Jerry: First, when we looked at what's currently happening in the sport, we felt that the primary promoter was making decisions for themselves. Not for the sport, not for the manufacturers, not for riders, and not for the teams. They are in the same markets year in and year out. They do that to enrich their pockets. That's definitely one critical issue where we feel we can do a better job. The priority should not just be about how we can make the most money, but rather how we can help it grow.
Our 2003 schedule shows that supercross will be in markets that have not been visited in a long time, more large markets, and will reach more people than in the past. We are not just looking to go to markets that make the most money, but what's best for growing the sport.
Secondly, the AMA has signed a deal to have live television, not tape delayed. Not only is it live television, but Speed Channel will also help promote the events and the TV shows. It's not just that supercross will be on TV, but it will be promoted by Speed Channel. The public will know and will be constantly reminded where and when supercross will be on TV.
That commitment for promotion is just as important as the live TV. Our three hour show gives us the time to profile the riders and the production by The Indianapolis Motor Speedway production company will take the quality of the telecast to a whole new level.
Third, if you look at what's been going on in the sport, the riders have been underpaid. Clear Channel keeps most of the money.
Now that we've come on the scene, all of a sudden Clear Channel has increased bonuses. Suddenly we are reading about availability of money for all sorts of increases. That just happened, that did not happen when there wasn't any competition.
Those issues will always be part of our game plan. We don't need competition to do the right thing. Compensating the participants, growing the reach of the sport and television are three critical issues that I can say with confidence we will do better.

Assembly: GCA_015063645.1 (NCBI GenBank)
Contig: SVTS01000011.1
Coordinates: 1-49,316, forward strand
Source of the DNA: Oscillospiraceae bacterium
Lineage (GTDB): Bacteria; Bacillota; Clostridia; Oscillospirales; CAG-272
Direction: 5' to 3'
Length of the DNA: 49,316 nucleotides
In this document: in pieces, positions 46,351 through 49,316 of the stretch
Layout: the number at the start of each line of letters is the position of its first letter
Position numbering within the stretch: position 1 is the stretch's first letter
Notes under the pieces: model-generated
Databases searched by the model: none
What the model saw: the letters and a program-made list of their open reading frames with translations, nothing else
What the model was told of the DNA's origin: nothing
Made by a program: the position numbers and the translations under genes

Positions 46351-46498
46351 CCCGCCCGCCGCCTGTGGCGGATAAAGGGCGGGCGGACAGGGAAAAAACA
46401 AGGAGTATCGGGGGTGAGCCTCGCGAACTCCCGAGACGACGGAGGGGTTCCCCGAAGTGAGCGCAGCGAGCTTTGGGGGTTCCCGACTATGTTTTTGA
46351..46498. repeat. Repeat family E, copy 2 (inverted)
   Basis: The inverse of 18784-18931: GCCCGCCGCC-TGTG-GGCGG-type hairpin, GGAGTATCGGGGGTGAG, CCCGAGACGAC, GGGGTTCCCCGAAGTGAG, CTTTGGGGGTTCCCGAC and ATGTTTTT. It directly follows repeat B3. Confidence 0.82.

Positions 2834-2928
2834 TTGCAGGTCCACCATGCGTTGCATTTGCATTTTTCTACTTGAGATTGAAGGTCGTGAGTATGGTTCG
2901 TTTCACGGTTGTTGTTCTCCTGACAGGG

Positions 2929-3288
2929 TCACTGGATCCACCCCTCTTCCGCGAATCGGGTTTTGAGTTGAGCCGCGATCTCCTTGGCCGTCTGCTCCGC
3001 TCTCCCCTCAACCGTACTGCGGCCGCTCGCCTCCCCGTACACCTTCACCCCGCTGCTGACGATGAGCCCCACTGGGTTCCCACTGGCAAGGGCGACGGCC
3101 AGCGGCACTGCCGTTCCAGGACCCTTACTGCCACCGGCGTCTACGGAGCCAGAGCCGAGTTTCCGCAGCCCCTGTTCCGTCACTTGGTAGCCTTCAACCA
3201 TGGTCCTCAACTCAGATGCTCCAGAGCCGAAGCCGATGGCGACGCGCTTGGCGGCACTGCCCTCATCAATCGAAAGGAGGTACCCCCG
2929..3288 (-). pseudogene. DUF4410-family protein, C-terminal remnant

Tony: You should not forget the AMA. The AMA has been a constant in the sport since supercross started, long before Clear Channel and the other companies they gobbled up came along. All the AMA ever needed was a partner they could work with. Clear Channel was not that partner because they had a different agenda. The AMA makes the rules, they've been the sanctioning body from the very beginning, and they are our partners. No one should underestimate the contribution they have made to supercross.
Because of the experience of our partners we bring many different skills to the table. Being a promoter of an event or series is one thing. Knowing how to grow the sport, knowing how to grow the brand, and knowing how to grow careers are all very critical requirements if you are going to take things to a whole new level. That's what our experience has taught us to do.
Jam Sports shareholders (and by this I mean the people we feel responsible to) are the stakeholders. They are the essential ingredients of the sport itself, the participants, the manufacturers, the sponsors, everyone involved in the sport. We believe we share a common interest with them, which is the future well-being of the sport.
As a result of our game plan more people in the entire United States are going to be exposed to the great spectacle of live supercross. More media will be exposed to supercross. More people will know about Ricky, Jeremy, Travis, and eventually Bubba, the manufacturers, and more. That's a big part of growing the sport.
RJ: How about major networks? Will you be able to get supercross on one of them?
Tony: That is part of the deal with The Speed Channel. We have eight events that can go on network TV or anywhere else for that matter. Our deal with Speed Channel gives us flexibility to take the sport to a whole new audience.